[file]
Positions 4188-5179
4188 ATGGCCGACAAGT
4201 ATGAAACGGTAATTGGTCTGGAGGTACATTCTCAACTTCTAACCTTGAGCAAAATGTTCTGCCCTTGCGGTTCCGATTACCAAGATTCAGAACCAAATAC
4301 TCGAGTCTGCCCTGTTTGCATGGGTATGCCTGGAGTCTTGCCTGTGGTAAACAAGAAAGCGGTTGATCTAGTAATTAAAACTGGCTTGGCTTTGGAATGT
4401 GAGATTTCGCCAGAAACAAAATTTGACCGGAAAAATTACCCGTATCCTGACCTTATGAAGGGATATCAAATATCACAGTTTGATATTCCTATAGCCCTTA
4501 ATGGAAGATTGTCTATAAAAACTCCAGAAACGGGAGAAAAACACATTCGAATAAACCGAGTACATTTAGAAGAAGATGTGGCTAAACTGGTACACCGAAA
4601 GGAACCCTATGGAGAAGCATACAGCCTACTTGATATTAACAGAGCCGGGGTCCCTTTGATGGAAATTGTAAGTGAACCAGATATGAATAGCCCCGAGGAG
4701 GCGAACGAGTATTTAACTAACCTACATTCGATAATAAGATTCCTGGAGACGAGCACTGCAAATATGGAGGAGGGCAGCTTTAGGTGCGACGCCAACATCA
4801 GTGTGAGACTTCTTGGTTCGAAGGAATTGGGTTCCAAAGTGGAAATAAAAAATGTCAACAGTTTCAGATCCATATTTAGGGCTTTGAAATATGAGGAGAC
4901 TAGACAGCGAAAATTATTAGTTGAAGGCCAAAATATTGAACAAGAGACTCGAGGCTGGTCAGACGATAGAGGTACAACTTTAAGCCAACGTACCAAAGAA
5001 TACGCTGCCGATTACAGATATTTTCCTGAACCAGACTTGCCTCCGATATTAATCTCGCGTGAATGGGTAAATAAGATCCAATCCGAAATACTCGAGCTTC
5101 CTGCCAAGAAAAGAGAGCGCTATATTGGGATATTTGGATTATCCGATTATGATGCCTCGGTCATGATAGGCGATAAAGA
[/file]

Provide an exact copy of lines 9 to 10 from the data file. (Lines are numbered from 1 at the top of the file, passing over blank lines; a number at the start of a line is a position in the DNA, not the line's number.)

4801 GTGTGAGACTTCTTGGTTCGAAGGAATTGGGTTCCAAAGTGGAAATAAAAAATGTCAACAGTTTCAGATCCATATTTAGGGCTTTGAAATATGAGGAGAC
4901 TAGACAGCGAAAATTATTAGTTGAAGGCCAAAATATTGAACAAGAGACTCGAGGCTGGTCAGACGATAGAGGTACAACTTTAAGCCAACGTACCAAAGAA